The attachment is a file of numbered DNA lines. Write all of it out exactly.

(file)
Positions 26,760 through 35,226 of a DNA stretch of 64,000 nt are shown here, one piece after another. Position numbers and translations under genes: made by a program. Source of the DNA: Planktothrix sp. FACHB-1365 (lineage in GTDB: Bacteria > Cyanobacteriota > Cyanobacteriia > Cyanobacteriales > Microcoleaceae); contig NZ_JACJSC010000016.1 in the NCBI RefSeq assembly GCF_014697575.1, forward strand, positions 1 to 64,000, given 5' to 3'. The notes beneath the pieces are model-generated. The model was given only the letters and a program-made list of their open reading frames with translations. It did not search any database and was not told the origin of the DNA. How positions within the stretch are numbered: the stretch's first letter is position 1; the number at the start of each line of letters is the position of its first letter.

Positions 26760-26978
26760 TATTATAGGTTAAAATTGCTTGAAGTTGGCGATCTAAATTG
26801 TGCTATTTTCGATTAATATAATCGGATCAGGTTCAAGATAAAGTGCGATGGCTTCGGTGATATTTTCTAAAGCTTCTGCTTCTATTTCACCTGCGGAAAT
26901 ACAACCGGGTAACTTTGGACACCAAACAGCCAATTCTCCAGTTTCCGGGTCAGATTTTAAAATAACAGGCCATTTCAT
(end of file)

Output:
Positions 26,760 through 35,226 of a DNA stretch of 64,000 nt are shown here, one piece after another. Position numbers and translations under genes: made by a program. Source of the DNA: Planktothrix sp. FACHB-1365 (lineage in GTDB: Bacteria > Cyanobacteriota > Cyanobacteriia > Cyanobacteriales > Microcoleaceae); contig NZ_JACJSC010000016.1 in the NCBI RefSeq assembly GCF_014697575.1, forward strand, positions 1 to 64,000, given 5' to 3'. The notes beneath the pieces are model-generated. The model was given only the letters and a program-made list of their open reading frames with translations. It did not search any database and was not told the origin of the DNA. How positions within the stretch are numbered: the stretch's first letter is position 1; the number at the start of each line of letters is the position of its first letter.

Positions 26760-26978
26760 TATTATAGGTTAAAATTGCTTGAAGTTGGCGATCTAAATTG
26801 TGCTATTTTCGATTAATATAATCGGATCAGGTTCAAGATAAAGTGCGATGGCTTCGGTGATATTTTCTAAAGCTTCTGCTTCTATTTCACCTGCGGAAAT
26901 ACAACCGGGTAACTTTGGACACCAAACAGCCAATTCTCCAGTTTCCGGGTCAGATTTTAAAATAACAGGCCATTTCAT